State v. MarshallAnnotate this Case
446 N.W.2d 733 (1989)
233 Neb. 567
STATE of Nebraska, Appellee, v. Lee Otis MARSHALL, Appellant.
Supreme Court of Nebraska.
October 13, 1989.
*734 Hal W. Anderson of Berry, Anderson, Creager & Wittstruck, P.C., Lincoln, for appellant.
Robert M. Spire, Atty. Gen. and LeRoy W. Sievers, Lincoln, for appellee.
BOSLAUGH, WHITE, CAPORALE, SHANAHAN, GRANT, and FAHRNBRUCH, JJ.
Defendant, Lee Otis Marshall, appeals from a May 26, 1988, order of the district court for Lancaster County denying his motion for postconviction relief.
The record shows the following. On October 4, 1977, in Lancaster County, defendant entered pleas of not guilty and not guilty by reason of insanity to the charge of first degree murder in the killing of Wilson Eugene Field IV while in the perpetration of a robbery on August 11, 1977. On January 16, 1978, defendant and his counsel appeared before a judge of the district court for Lancaster County for the stated purpose of withdrawing his pleas. Defendant informed the court that he, the defendant, had called a lawyer friend in Phoenix, who had advised the defendant to request a conference with the defendant, his lawyer, the prosecuting attorney, and the court. The court told defendant that defendant was free to talk to his attorney and free to confer with his attorney and the prosecuting attorney, but that the court would not engage, as a judge, in any such conference. Defendant requested more time "to talk with [his] lawyer," and the court continued the hearing until 4:30 p.m. the next day.
On January 17, 1978, defendant and his counsel, together with the Lancaster County chief deputy county attorney, again appeared before the court. Defendant and his counsel asked leave to withdraw defendant's previous pleas of not guilty and not guilty by reason of insanity. After inquiries directed to the defendant, the court granted leave to defendant to withdraw his previous pleas, and the hearing then proceeded to rearraignment.
The deputy county attorney again read the information to defendant. At the court's request, the deputy county attorney and defendant's counsel set out the plea agreement between the State and defendant. That agreement was that if the defendant pled no contest to the charge, the State would recommend to the court that defendant not receive the death sentence because the State felt that "when the Court sees all of the evidence relevant to *735 the offense and the defendant's situation, that it is likely to find that the mitigating circumstances outweigh any aggravating circumstances." There was a further agreement that if the court did not accept the State's recommendation, defendant would be permitted to withdraw his plea and the case would proceed to trial.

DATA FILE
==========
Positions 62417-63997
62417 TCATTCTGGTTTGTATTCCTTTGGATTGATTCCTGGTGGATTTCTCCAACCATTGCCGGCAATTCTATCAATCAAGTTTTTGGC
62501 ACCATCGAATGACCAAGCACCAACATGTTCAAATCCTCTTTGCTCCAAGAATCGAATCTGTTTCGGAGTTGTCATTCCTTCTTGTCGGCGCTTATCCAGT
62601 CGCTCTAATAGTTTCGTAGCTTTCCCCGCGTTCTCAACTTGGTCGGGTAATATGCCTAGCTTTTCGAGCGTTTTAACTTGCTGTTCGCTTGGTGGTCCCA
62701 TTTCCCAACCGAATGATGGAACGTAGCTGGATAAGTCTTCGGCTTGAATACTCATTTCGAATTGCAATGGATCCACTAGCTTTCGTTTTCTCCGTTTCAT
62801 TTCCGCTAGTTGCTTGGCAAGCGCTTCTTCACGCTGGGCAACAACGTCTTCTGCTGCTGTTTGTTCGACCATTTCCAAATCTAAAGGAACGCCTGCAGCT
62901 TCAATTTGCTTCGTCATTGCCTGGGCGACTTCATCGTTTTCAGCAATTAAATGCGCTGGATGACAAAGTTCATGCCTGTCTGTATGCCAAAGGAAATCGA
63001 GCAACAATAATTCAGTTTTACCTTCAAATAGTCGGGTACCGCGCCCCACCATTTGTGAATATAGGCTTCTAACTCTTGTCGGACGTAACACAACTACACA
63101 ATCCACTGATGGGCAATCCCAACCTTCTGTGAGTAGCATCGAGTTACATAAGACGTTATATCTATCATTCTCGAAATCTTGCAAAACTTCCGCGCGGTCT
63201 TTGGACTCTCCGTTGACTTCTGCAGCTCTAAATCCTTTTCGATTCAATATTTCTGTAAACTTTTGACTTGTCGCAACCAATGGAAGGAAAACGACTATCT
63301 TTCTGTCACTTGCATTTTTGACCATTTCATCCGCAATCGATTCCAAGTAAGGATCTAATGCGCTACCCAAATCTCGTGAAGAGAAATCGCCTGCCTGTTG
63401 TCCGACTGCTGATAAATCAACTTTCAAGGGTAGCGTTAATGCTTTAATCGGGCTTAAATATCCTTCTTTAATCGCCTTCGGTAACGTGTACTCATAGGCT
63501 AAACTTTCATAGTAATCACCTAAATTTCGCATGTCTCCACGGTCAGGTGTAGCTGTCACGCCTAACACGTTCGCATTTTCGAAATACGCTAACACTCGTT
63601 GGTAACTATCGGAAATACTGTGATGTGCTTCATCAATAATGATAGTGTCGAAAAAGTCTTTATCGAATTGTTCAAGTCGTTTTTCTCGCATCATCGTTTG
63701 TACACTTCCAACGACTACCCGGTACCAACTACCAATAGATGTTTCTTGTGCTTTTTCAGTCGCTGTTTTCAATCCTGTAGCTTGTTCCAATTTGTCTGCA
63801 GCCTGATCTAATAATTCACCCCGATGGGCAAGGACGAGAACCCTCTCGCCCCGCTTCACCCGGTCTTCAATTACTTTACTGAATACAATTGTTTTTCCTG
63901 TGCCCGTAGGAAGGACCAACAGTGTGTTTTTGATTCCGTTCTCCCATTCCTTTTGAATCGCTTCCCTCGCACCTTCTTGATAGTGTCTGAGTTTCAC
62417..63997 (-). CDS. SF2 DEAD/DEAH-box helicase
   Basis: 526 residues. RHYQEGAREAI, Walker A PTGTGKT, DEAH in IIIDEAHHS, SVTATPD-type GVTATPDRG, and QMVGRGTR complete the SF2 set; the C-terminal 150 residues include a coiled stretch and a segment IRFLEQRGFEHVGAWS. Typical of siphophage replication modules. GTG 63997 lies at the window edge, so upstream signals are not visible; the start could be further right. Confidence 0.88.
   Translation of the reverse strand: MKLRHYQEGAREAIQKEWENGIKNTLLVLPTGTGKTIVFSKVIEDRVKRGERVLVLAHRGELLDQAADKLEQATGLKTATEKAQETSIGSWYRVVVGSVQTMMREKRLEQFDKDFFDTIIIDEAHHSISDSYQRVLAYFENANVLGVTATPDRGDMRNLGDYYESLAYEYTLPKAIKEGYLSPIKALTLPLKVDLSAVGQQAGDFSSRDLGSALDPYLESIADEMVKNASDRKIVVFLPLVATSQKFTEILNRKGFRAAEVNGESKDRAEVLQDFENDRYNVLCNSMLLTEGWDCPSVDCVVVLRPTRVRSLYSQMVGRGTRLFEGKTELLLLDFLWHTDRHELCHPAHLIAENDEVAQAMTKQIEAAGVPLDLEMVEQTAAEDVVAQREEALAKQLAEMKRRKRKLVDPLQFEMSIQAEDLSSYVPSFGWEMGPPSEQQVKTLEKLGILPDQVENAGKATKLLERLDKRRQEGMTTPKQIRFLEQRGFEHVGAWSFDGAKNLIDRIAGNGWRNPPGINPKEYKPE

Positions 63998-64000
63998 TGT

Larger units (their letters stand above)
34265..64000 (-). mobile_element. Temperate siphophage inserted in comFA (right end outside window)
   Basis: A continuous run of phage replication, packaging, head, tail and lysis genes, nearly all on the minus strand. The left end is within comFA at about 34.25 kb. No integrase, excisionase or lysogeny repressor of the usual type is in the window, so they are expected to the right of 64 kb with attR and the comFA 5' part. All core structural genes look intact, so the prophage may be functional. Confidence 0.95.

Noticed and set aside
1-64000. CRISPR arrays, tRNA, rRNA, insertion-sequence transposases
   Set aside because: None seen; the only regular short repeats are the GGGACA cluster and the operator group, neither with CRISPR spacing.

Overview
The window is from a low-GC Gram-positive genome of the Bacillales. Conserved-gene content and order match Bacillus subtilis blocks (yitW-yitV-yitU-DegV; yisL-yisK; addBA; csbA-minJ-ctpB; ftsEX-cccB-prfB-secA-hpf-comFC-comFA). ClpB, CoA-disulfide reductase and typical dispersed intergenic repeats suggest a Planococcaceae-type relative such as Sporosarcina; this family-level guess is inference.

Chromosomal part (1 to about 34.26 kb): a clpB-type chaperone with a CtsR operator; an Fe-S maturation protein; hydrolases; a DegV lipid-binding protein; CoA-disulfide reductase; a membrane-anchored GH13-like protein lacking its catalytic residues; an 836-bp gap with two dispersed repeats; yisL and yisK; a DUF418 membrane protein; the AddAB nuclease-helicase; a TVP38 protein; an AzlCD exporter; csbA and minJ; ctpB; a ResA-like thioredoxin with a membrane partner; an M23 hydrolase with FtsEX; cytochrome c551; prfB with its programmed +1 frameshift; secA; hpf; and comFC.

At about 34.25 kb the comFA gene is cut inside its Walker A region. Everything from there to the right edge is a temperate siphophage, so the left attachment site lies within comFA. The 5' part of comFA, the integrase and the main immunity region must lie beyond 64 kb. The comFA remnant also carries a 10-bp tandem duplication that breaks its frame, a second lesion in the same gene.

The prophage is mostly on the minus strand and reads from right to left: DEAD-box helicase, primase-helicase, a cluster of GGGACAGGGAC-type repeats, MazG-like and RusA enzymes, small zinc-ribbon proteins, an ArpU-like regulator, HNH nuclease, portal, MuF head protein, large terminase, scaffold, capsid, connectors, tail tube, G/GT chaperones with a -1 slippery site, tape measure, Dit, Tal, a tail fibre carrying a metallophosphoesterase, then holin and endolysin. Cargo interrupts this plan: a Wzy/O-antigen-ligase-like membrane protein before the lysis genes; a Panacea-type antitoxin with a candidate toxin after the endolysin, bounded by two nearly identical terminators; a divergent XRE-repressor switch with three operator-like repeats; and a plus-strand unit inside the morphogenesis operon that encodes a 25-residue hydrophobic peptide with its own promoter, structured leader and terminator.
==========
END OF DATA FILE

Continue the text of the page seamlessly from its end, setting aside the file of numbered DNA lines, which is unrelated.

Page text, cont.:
The court then explained to defendant the meaning of a no contest plea. Defendant then stated to the court, "They got down [in the information] `in the perpetration of a robbery.' Well, I'm not denying that I didn't [sic] kill him, but I am denying I wasn't [sic] robbing the man." When asked what the plea of not contest meant to him, defendant stated to the court, "My understanding is that I'm not pleading not guilty but I can't contest against the State's evidence and that anyway, after a trial, most likely that I would be found guilty anyway."
The court then reexplained, in detail, the meaning of a no contest plea, and defendant's questions were answered by the court. The court then requested the deputy county attorney to state a factual basis for the proposed plea. The attorney was sworn and stated that the State's evidence would show that defendant and his girlfriend, Bonnie Brooks, had broken off their relationship on August 9, 1977, after Brooks told defendant she did not wish to see him any more. Defendant apparently lost his temper and damaged the Brooks house. On the morning of August 11, defendant talked to a female acquaintance who was a worker at an employment service in the YMCA building in Lincoln. This worker saw that defendant was carrying a concealed object in his pant leg. During their conversation, defendant told the worker that she would not see him again and that he was going to rob a store. The deputy county attorney stated that the other evidence would show that in the afternoon of August 11, defendant went to the residence of Brooks, threw $100 in cash on a table, and said this was to pay for the damage he had done to the Brooks house.
Other evidence would show that defendant had been hired a few days before August 11, 1977, by Field, who owned and operated a floral shop at 48th and Calvert Streets in Lincoln. In the afternoon of August 11, defendant drove a car belonging to Field's Floral Shop into the Lancaster County sheriff's garage, where he immediately volunteered to a deputy sheriff that defendant had just "clubbed" his boss, Field, and that he was sure the man was dead. Defendant was advised of his Miranda rights and later, at the Lincoln police station, gave the following answers to questions addressed to him:[Q]: Okay, going back to what occurred in the florist shop, did you come up from behind the man that owned the flower shop? [A]: Yeah. [Q]: Do you think he even saw you? [A]: He didn't see me, when I hit him he turned around and started screaming and I just wanted to hit him once right then and knock him out and I didn't want to kill him. [Q]: Okay, how many times did you hit him? [A]: Three or four times. [Q]: Three or four times? [A]: I just hit him until he stopped screaming, that's all....
Field was found that afternoon at the floral shop, covered with blood, but still conscious. He died the following morning at Bryan Memorial Hospital of injuries resulting from numerous blows to the head. A metal bar approximately 18 inches long was found lying on the counter of the store near the cash register. All the cash, consisting of approximately $100, was missing from the register.